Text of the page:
to eliminating important barriers to the availability of needles. However, their disposition to cooperate is at issue.
Various surveys of pharmacists and pharmacy owner-managers have been undertaken to assess their attitudes toward over-the-counter sales and pharmacy-based needle exchange programs. However, as noted by the University of California study (Lurie et al., 1993), a limited number of surveys has been conducted in the United States; to date, only one has been published. The New Orleans survey results reveal that a small portion of pharmacists (14.5 percent) indicated that they sold needles to anyone requesting them. The majority of respondents sold needles only to clients who had a valid medical prescription, even though Louisiana has no prescription law (Lawrence et al., 1991).
Other countries (the United Kingdom, France, Belgium, Australia, and Canada) have conducted surveys of pharmacists and pharmacy owner-managers (see Lurie et al., 1993). The results show similar concerns across countries with regard to selling needles over the counter and participating in a pharmacy-based needle exchange program. The main concerns include potential negative effects on business revenues and the quality of overall services provided to other customers. For example, Glanz et al. (1989) reported that pharmacies believed that the presence of injection drug users would adversely affect business (68 percent) and would lead to an increase in theft (63 percent). Similar concerns were raised in surveys in other countries (e.g., in Australia, Tsai et al., 1988). An additional issue raised by the survey respondents relates to the disposal of needles returned to pharmacies. Survey results also indicate that disposal of used needles represents a disincentive for pharmacies to participate in pharmacy-based needle exchange programs.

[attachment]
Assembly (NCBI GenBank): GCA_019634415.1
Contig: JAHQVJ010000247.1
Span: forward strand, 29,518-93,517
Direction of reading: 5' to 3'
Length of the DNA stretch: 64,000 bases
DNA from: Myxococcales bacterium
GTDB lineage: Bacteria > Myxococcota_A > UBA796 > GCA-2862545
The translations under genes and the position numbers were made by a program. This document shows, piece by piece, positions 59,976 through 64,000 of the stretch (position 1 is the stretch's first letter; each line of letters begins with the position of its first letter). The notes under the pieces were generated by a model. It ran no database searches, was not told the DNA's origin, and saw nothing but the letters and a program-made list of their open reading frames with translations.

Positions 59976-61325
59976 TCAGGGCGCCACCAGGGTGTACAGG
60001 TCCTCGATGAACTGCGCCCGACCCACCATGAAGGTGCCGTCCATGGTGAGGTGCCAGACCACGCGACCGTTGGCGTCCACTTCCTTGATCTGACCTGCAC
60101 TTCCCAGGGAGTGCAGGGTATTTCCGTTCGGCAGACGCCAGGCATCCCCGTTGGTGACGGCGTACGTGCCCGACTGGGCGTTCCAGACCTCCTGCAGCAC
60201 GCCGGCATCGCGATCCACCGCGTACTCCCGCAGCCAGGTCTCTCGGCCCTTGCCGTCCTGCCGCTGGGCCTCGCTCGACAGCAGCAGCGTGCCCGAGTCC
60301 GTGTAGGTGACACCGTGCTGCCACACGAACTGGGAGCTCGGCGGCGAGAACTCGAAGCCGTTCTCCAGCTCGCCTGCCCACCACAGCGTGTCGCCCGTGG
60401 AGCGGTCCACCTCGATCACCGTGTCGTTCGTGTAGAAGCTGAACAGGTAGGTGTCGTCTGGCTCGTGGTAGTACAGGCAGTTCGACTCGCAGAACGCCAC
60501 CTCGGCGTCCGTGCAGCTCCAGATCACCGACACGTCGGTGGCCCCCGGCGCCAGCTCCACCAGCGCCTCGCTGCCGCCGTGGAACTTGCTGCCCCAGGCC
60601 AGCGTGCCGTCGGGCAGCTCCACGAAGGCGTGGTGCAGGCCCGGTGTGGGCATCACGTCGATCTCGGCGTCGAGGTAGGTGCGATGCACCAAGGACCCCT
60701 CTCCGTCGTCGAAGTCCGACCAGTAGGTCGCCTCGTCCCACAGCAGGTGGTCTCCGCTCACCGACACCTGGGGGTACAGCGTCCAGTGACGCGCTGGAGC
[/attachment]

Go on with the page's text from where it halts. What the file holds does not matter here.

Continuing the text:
These concerns were also voiced by two professional pharmaceutical industry representatives at the panel's workshop on community views. They represented the National Association of Chain Drug Stores (pharmacy retailers) and the American Pharmaceutical Association (professional pharmacists).
The representative of pharmacy retailers indicated that, although the retailers support the establishment of needle exchange and bleach distribution programs, their association does not feel that pharmacies are the most appropriate sites. Areas of concern include:
quality of health care services (i.e., providing advice, education, counseling about medications) to customers other than injection drug users may be adversely affected;
collection and disposal of dirty needles; and